Marilyn’s Misfits and the ‘Big Bang’

Marilyn and the making of The Misfits are among the many historical touchstones featured in Big Bang, David Bowman’s posthumously published novel of mid-century America, as John Williams reports for the New York Times. (According to Publisher’s Weekly, Bowman – who died in 2012 – also delved into the origins of The Misfits in 1956, when Arthur Miller and Saul Bellow were waiting out their divorces in Nevada. Events which followed the movie – such as Marilyn singing ‘Happy Birthday’ to President Kennedy in 1962, and Miller’s depiction of her in the 1964 play, After the Fall – are also mentioned.)

“The novel’s central nervous system is formed around American politics — it ends as well as begins with Kennedy’s death, and spends considerable time on the Vietnam War, the Cuban Missile Crisis and Watergate. But J.F.K., Jacqueline Kennedy, Aristotle Onassis, Richard Nixon and Ngo Dinh Diem are joined in this story by — among others — Jimi Hendrix, Bruce Lee, Lucille Ball and Desi Arnaz, Dr. Benjamin Spock and his wife, Jane, George Plimpton, Saul Bellow, Norman Mailer, Arthur Miller, Marilyn Monroe, the literary critic Leslie Fiedler, J. D. Salinger, Jackson Pollock and Lee Krasner, Willem de Kooning, Elizabeth Taylor, Raymond Chandler, Sylvia Plath, Jack Kerouac, Frank Sinatra and Maria Callas.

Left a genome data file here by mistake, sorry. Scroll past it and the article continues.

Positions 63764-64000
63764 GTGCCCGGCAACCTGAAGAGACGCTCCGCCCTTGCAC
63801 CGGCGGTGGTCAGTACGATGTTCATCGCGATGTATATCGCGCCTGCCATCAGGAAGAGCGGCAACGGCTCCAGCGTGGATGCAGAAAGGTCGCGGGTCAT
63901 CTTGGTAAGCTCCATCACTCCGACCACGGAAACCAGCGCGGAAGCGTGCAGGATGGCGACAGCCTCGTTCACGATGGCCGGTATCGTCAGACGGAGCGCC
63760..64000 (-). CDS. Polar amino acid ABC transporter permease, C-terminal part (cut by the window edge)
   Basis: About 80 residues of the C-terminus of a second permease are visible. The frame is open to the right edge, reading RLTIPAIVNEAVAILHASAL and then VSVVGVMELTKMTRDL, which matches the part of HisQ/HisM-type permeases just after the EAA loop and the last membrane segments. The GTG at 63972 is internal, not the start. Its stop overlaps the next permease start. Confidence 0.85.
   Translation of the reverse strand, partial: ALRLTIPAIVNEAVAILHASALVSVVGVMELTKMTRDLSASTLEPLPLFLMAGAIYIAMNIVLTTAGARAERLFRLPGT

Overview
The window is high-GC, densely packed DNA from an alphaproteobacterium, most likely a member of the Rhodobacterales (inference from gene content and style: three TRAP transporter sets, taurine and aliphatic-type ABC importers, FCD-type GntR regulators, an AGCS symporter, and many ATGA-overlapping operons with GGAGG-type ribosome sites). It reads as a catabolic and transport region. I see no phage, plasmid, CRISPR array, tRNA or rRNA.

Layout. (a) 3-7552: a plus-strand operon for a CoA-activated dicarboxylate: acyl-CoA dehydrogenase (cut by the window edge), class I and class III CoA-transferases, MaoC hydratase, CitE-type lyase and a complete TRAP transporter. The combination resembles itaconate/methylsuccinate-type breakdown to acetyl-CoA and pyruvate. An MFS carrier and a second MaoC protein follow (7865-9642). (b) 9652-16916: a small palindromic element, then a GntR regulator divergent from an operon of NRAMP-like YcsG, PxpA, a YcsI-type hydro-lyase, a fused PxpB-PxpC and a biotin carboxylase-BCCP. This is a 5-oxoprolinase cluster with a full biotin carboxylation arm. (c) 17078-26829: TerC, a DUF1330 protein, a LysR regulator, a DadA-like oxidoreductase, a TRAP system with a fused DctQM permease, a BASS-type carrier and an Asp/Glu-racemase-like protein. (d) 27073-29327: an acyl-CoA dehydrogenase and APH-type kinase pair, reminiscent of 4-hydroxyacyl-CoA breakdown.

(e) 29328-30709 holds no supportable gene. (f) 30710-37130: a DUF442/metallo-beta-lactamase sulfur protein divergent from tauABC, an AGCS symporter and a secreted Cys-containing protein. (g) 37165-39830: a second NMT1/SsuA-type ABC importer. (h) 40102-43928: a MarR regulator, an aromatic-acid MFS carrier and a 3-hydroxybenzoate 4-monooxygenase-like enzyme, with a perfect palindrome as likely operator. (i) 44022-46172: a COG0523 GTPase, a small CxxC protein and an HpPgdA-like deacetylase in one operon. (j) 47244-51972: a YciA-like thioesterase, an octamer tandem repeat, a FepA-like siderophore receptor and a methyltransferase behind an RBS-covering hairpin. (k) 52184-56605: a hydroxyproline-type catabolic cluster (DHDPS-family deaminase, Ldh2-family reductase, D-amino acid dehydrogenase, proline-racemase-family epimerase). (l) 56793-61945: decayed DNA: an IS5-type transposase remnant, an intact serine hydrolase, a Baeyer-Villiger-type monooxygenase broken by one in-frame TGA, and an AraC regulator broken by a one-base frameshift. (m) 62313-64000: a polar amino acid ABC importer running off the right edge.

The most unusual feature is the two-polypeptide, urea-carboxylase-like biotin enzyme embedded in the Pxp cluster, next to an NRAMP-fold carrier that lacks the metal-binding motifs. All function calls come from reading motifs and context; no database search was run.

The events recounted in Big Bang include, but are far from limited to: Mailer stabbing his wife, Burroughs shooting his wife, Rosemary Kennedy’s lobotomy, Khrushchev at Disneyland, the director John Huston making The Misfits, Fidel Castro’s appearance on The Ed Sullivan Show, Nixon playing the piano on The Jack Paar Show, the release of the Ford Edsel, Montgomery Clift nearly dying in a car wreck after leaving a dinner party in the Hollywood Hills and, for about the blink of an eye, a young George W. Bush in the car with his mother, Barbara, after she has suffered a miscarriage.”

Misfit Memories: Arthur Miller in Reno

American giants: Arthur Miller with Saul Bellow and John Steinbeck in New York, 1966. (Photo by Inge Morath)
American giants: Arthur Miller with Saul Bellow and John Steinbeck in New York, 1966. (Photo by Inge Morath)

Novelist Saul Bellow befriended Arthur Miller in 1956, when both were waiting out their first divorces in Reno, Nevada. During this period, Miller wrote a short story which he would later develop into The Misfits, a ‘valentine’ for Marilyn Monroe. Bellow’s next marriage would end in 1959, a year before Miller’s; and Bellow died in 2005, just a few months after Miller. Reviewing The Life of Saul Bellow, Zachary Leader’s recently-published, authorised biography, for the New Statesman, Leo Robson takes a closer look at this brief period which would come to define Miller’s future – and Marilyn’s.